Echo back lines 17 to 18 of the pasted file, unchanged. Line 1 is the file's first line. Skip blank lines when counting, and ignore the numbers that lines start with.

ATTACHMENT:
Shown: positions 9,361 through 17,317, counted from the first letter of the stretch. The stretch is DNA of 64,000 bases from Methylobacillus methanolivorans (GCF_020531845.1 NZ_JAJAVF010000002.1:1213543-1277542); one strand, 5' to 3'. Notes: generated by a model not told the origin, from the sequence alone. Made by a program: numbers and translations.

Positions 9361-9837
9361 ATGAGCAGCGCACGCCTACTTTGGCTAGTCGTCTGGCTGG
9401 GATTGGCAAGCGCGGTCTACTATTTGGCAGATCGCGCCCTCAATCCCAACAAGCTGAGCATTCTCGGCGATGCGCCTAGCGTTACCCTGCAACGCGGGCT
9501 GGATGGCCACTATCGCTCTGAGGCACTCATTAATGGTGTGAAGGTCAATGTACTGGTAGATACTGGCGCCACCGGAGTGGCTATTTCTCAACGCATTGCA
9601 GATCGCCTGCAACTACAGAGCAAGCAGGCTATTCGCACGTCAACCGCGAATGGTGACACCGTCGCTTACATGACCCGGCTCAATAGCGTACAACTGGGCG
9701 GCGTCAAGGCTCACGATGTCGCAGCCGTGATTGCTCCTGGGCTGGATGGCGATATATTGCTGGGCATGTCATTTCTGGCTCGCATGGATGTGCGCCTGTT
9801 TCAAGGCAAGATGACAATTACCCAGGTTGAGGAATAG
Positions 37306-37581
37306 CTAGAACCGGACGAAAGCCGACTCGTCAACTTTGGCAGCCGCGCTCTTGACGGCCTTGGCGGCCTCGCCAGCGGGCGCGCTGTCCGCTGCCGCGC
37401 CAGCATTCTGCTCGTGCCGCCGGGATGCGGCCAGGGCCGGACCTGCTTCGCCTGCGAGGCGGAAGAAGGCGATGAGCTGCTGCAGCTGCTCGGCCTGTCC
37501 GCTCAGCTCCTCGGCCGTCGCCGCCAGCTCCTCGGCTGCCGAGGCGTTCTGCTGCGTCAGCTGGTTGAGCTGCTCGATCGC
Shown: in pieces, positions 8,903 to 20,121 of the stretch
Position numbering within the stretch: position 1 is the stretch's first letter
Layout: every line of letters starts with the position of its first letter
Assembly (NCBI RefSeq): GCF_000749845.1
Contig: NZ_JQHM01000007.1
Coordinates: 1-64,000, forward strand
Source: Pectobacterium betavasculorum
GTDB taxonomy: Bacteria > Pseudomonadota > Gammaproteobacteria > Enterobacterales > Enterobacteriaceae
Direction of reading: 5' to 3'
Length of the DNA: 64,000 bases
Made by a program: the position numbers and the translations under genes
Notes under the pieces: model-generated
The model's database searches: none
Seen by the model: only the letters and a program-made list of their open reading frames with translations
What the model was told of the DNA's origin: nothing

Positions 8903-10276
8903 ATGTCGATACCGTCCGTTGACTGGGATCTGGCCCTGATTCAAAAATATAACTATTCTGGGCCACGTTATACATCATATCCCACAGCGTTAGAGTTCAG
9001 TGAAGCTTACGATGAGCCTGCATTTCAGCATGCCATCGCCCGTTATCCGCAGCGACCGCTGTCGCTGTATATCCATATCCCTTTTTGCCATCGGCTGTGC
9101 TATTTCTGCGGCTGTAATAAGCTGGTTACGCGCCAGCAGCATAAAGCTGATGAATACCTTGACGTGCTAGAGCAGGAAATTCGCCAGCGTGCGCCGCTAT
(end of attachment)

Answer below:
Contig: NZ_JQHM01000007.1
Coordinates: 1-64,000, forward strand